One key strength of retail stores that is coming to the fore in 2014 is the unique experiences provided in stores. One of the challenges in providing a tremendous customer experience is the incredible amount of information available to everyone.  With online resources, an unprecedented amount of product information is available to consumers, and they use it.  It’s increasingly difficult for store associates to provide value and a great experience to clients who enter the store with access to the Internet in their pocket.  It only makes sense to provide tools to store associates to level the playing field.

There are some unique services available to eCommerce retailers that could be used to advantage by store staff when a customer comes to visit a store.  Consider just two examples:


Furniture – Everyone has gone furniture shopping at some time or another, and has made the trek to the store with measuring tape in hand, trying to pick the perfect bookshelf, chair, or table for their home.  Most of us now take a photo of the room we are looking to decorate for a point of reference as part of the shopping excursion.  What if the consumer could pick a product and then drop a realistic looking three dimensionally rendered version of that product into their own picture of their home?  Move it around the room?  Change the colour?   Cimagine provides just such a solution to retailers.  Why not put that same functionality on tablets in store? Clients could share their home photos with talented decorators for a consultative discussion on which products would suit their home.  The decorators could then share the photos with their best furniture options in them for the client to review at their leisure or for them to share with friends for input.  The same tool could well be used for home consultations.


Fashion – One of the biggest challenges around shopping for shoes and clothing online is sizing.  Everyone knows that standard sizing is tough enough in a single store let alone across all banners and manufacturers, there are a number of online add-ons competing to make it an easier task for retailers to give consumers the right fit and the best style.


True Fit is a sizing plugin that allows users to enter in their sizes of their favourite shirts, pants, and shoes.  Using that information against a cross reference of many brands and products allows True Fit to highlight products that are a good fit given your size and body type.  The plugin will even suggest the right size for the consumer given their profile information.


Dressipi provides a slightly different service.  Dressipi allows women to develop their own Fashion Fingerprint that highlights the right sizes and styles for them to wear across a range of brands.  The site then provides a range of products on the Dressipi site pulled from retailer sites that suit them to help narrow the purchasing effort.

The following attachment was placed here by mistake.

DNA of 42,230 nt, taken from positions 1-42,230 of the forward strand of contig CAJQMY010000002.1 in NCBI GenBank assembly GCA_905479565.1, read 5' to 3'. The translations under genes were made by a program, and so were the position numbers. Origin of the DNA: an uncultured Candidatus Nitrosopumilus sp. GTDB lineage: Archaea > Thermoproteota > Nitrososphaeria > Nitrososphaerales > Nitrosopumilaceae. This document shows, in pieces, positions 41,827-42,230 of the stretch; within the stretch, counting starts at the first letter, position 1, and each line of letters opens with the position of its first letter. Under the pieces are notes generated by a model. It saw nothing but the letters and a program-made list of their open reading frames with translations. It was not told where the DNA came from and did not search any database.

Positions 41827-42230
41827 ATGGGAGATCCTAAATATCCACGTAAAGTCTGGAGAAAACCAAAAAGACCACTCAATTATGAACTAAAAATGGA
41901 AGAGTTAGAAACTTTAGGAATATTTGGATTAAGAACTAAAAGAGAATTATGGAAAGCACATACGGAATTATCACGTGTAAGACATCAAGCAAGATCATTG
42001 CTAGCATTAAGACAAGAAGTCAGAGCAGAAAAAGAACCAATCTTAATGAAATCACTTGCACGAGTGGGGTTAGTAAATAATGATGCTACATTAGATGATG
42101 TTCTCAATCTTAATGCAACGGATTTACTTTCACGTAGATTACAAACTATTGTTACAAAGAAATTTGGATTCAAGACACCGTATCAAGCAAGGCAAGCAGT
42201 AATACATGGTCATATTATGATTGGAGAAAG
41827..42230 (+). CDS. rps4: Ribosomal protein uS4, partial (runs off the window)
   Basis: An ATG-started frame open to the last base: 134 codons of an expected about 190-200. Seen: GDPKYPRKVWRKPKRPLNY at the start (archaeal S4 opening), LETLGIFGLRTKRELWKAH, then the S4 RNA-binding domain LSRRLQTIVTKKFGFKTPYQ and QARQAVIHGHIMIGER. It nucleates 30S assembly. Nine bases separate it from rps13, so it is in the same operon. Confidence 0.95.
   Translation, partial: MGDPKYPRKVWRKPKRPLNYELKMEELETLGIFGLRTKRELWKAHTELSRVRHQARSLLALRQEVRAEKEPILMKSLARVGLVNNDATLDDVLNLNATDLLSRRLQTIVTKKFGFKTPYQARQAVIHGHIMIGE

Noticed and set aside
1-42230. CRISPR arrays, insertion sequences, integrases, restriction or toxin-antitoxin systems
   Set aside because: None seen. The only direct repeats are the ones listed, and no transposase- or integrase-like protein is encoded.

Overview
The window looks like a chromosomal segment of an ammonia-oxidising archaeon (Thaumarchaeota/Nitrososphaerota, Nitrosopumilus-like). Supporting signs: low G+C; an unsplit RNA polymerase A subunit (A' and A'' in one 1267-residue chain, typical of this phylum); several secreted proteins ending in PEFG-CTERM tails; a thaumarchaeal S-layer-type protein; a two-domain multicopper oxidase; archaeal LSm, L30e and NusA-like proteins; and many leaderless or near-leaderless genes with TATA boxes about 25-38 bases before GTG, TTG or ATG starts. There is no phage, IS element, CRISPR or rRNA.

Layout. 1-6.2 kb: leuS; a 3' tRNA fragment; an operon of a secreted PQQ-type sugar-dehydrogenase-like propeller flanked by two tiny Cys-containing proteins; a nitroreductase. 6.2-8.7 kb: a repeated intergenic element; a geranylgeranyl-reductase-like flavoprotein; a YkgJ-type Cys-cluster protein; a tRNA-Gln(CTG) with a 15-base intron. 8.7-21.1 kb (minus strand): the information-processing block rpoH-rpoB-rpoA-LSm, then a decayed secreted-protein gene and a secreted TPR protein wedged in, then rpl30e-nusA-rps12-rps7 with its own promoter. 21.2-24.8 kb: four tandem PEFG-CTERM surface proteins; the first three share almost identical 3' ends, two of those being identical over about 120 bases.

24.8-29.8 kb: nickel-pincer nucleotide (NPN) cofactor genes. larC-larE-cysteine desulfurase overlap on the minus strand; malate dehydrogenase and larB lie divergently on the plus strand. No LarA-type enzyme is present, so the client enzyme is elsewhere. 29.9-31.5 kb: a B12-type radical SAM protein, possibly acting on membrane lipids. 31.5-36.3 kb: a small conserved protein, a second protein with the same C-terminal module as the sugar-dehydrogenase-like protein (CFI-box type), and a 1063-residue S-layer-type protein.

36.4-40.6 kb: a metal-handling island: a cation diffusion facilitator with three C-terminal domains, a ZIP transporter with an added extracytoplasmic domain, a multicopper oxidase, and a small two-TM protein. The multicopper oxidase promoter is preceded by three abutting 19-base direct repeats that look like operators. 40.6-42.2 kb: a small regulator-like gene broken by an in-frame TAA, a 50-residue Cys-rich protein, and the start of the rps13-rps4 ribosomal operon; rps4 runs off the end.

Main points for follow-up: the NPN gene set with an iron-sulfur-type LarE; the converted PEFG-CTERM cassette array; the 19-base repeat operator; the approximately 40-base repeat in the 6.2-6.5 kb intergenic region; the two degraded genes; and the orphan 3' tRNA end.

Both of these services provide capabilities that could be easily leveraged within a store environment by savvy store associates.  What if store associates could pull up a shopper’s profile and have a better idea of their sizes from True Fit?  Less time in the dressing room, less looking for sizes for the customer. What if store associates could see the styles that Dressipi recommends?  Less time trying to figure out what styles may flatter the customer; and the potential to get them more items they like more quickly.

Both the furniture and fashion examples highlight the new sorts of tools to which consumers are just beginning to get exposed.  Why not take advantage of those tools to give associates the opportunity to provide real value?   It’s an achievable goal, and with a few other enablers, these associates can make these transactions seem magical by pushing items from these tools right into a POS transaction on the tablet without scanning a single item, take payment and send the clients on their way.   Sounds like more fun than shopping online!

2014.04 | january linkdump

CaptureGet me there – eCommerce could really meet stores if Google follows through on their latest concept.   The idea is that advertisers may find a transaction valuable enough to foot the bill to pay for a potential client to come to their store.  If an advertiser signs up for this service, a “take me there” button appears on the ad that can be clicked and a taxi can pick up the user to take them to the store.  Their patent even considers a self-driving car being used to pick up potential clients.   Great idea in theory, but there’s lots of room here for people to try for free rides. 

Anticipatory Shipping – Amazon apparently filed a patent for shipping product before clients order it. The idea is that items that are likely to drive demand in an area are shipped to that area and redirected to a person who orders it to minimize shipping time.  I haven’t decided if this is genius or lunacy.

Miserable Men – If you happen to visit instagram, check out Miserable Men – an account full of images of unfortunate gentlemen who appear to be experiencing a sub optimal shopping experience as a shopping partner. While it’s comedy, and we’ve all been there, there has to be some opportunity here for cross-selling, or at least retailers could attempt to entertain or otherwise reduce the pain inflicted on these poor souls.  The account would be better named Missed Opportunities.  IF we are so hyped about the customer experience, here is an area ripe for improvement.